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Play it Big : Helping Tweens Transition to Teen Services with Board Games

As a teen service librarian, one of the most challenging tasks is activating the tween and teen space. 

In my six years of experience in youth services, I have always tried to think of the next big thing to boost programming numbers and make the area more inviting to tweens and teens. 

 I constantly brainstormed ideas and re-evaluated my services.

Surely this was enough, but my tweens taught me otherwise. I was working too hard on something that was already happening.

The Day It All Changed

One afternoon, I was working at my library’s service point. It was a typical day until I looked around and saw the department was full of teens laughing and inviting other tweens to join them. Were these kids aliens? 

I spent some time interacting and observing the teens and tweens. I finally spoke to one of the older teens and asked her why she invited the younger tweens to play with her.

She pointed over to a set of board games my library provides for the department and just said, “That’s why.”

Recently,  I was lucky enough to order some giant sized board games that the teens requested. 

I knew that the teens enjoyed them, but could they be beneficial to tweens too? 

Considering the teen’s comment, I continued to observe for several more months.  I saw that these board games were utilized the most by tween customers. Furthermore, I noticed that these board games created an opportunity for teens and tweens to interact. More relationships were formed over these passive game than any other teen library service offered.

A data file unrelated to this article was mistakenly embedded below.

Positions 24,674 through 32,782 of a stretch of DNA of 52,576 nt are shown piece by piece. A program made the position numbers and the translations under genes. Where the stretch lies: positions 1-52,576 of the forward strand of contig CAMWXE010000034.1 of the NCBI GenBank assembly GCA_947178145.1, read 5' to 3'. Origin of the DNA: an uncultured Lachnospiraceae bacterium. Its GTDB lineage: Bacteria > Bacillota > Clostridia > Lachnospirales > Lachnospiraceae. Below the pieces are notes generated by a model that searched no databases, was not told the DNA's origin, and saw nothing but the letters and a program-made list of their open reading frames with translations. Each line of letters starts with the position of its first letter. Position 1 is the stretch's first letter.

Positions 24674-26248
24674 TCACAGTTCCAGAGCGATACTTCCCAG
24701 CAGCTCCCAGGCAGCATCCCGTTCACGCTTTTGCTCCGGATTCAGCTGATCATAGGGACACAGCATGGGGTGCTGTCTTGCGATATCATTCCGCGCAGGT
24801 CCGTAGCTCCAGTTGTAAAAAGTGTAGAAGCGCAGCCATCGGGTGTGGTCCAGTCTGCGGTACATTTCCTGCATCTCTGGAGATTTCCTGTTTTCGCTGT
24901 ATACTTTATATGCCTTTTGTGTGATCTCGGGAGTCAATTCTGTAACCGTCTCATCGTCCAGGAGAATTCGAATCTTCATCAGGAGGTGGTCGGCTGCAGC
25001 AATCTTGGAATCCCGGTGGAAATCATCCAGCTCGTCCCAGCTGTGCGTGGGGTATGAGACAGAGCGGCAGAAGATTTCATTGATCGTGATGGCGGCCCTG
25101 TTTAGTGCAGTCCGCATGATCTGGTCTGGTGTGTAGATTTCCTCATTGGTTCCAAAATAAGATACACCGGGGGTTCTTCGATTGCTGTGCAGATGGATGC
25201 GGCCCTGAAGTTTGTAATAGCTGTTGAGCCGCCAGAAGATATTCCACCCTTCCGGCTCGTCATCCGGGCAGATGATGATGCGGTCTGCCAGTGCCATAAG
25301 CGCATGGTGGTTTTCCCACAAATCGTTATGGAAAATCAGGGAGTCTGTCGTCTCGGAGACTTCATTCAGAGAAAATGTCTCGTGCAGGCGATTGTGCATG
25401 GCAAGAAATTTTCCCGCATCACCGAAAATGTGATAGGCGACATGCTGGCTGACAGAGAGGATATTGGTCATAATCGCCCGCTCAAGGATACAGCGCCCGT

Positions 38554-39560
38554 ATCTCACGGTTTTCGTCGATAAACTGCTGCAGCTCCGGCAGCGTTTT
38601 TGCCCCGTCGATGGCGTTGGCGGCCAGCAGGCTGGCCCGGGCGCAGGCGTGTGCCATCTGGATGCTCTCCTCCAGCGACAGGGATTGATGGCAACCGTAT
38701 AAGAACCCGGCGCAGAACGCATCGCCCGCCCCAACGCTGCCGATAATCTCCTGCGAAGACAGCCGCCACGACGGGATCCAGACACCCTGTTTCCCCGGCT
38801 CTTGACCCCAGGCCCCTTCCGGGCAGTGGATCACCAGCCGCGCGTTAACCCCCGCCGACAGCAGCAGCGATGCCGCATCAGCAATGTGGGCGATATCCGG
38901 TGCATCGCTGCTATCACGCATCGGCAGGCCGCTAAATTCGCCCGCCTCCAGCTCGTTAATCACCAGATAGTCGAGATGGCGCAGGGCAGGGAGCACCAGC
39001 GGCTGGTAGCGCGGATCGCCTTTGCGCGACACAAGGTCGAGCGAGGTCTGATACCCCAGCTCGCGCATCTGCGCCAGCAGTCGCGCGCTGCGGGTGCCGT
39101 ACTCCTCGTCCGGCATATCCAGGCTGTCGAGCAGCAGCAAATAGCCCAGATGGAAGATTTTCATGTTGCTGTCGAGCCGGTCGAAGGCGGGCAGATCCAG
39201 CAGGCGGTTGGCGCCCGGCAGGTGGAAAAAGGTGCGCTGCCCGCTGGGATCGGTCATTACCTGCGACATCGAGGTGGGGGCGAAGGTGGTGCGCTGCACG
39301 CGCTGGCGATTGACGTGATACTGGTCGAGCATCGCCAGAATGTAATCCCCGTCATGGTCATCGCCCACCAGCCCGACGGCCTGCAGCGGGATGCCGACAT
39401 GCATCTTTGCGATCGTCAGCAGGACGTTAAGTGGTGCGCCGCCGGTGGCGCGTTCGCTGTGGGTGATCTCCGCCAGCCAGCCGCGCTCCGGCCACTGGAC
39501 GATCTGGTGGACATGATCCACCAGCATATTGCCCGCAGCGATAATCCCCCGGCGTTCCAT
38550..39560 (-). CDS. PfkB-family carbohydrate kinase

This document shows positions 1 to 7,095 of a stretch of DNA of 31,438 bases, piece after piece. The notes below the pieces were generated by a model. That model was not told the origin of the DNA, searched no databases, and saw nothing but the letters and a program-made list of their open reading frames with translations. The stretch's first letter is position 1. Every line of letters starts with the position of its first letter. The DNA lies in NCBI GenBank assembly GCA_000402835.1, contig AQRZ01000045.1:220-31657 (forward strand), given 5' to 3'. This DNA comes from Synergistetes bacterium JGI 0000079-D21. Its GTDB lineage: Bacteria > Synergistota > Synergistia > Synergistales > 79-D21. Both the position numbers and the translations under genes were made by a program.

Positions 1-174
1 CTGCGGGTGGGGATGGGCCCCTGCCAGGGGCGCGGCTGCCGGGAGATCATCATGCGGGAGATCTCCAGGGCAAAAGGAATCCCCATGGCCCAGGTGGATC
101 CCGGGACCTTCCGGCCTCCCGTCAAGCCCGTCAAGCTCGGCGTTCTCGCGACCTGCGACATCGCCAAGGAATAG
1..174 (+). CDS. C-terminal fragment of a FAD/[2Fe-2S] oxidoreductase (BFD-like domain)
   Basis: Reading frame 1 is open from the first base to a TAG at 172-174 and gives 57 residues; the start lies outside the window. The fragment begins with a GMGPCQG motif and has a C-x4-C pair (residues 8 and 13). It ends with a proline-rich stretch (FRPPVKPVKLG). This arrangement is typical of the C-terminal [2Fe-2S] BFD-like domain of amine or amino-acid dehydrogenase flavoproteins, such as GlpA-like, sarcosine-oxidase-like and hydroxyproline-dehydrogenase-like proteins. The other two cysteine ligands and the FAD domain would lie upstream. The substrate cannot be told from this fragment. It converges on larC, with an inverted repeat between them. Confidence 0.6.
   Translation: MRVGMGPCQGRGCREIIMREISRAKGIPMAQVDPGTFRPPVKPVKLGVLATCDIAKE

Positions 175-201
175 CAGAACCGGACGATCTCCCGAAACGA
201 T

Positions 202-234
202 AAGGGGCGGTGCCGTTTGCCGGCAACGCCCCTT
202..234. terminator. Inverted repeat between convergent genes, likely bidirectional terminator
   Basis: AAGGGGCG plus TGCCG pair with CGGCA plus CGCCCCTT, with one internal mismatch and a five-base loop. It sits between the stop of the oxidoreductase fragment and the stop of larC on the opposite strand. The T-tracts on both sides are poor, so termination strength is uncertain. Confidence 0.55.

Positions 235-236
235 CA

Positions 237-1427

Once tweens had this interaction with older teens, they were also more likely to attend teen programming and utilize the teen department. It became a pivotal element to bridging the gap between children’s services and teen services. 

Why Board Games?

Board games demand attention.

If someone is playing a game, it is our innate reaction to see what’s going on.

 Groups are more likely to interact with strangers because games work better if more people play, but having board games in libraries is nothing new.

 Libraries have been setting out board games as a passive program for decades. 

Board games are a developmental need. They help build social skills, critical thinking, strategy, and even it helps to develop some social-emotional skills.

The only change I made was the scale of the game. Having a giant-sized game created an experience that the teens and tweens couldn’t get anywhere else.

Most families will not go out and buy giant spoons, but this is something natural that the library could do.

 We can easily create a unique experience for tweens and teens by creating more large- scale versions of these games in our passive and active programming. 

By doing so, it activates the space, encourages interactions, and even provide social media opportunities for customers to promote teen and tween services online. 

Play it Big

If your budget is tight, Pinterest is full of Live Size Game programming ideas and even directions on how to make some homemade giant sized games. Don’t be afraid of getting creative. A tween can have just as much fun with giant Jenga made out of soda boxes as they can with any game you can buy online.

If you do have a little money to spare, however, here are tween and teen approved games that will be sure to get positive results :

 Giant Spoons

Giant Spoons

Price: $15.99

Number of Players: 3-8

Average Game Time: 20 Minutes

Giant Chess

Giant Chess

Price: $32.02

Number of Players: 2

Average Game Time: 30 minutes

Giant Uno

Giant Uno

Price: $16.27

Number of Players: 2-10

Average Game Time: 30 Minutes

Jumbo Playing Cards and  Checkers

Jumbo Checkers

Price: $23. 97

Number of Players: 2

Average Game Time: 20 Minutes


This post addresses the following ALSC Core Competencies: Commitment to Client Group & Programming Skills

One comment

  1. liz Dickinson


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